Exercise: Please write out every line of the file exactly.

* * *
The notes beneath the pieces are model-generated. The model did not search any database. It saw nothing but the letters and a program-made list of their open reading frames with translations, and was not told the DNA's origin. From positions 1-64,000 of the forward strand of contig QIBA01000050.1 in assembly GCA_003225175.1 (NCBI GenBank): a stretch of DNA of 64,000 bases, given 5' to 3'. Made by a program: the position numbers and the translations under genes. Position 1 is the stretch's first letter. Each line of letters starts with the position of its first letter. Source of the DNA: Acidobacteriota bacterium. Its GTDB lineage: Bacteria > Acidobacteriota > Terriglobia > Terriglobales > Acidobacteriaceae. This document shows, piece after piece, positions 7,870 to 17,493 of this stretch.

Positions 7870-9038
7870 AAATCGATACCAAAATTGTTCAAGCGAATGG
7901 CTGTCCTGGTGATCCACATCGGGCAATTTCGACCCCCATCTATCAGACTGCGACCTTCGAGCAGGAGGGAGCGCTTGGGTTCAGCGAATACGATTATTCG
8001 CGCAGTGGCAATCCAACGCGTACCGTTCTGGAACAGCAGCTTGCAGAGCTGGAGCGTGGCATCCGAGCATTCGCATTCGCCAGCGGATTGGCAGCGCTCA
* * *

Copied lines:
The notes beneath the pieces are model-generated. The model did not search any database. It saw nothing but the letters and a program-made list of their open reading frames with translations, and was not told the DNA's origin. From positions 1-64,000 of the forward strand of contig QIBA01000050.1 in assembly GCA_003225175.1 (NCBI GenBank): a stretch of DNA of 64,000 bases, given 5' to 3'. Made by a program: the position numbers and the translations under genes. Position 1 is the stretch's first letter. Each line of letters starts with the position of its first letter. Source of the DNA: Acidobacteriota bacterium. Its GTDB lineage: Bacteria > Acidobacteriota > Terriglobia > Terriglobales > Acidobacteriaceae. This document shows, piece after piece, positions 7,870 to 17,493 of this stretch.

Positions 7870-9038
7870 AAATCGATACCAAAATTGTTCAAGCGAATGG
7901 CTGTCCTGGTGATCCACATCGGGCAATTTCGACCCCCATCTATCAGACTGCGACCTTCGAGCAGGAGGGAGCGCTTGGGTTCAGCGAATACGATTATTCG
8001 CGCAGTGGCAATCCAACGCGTACCGTTCTGGAACAGCAGCTTGCAGAGCTGGAGCGTGGCATCCGAGCATTCGCATTCGCCAGCGGATTGGCAGCGCTCA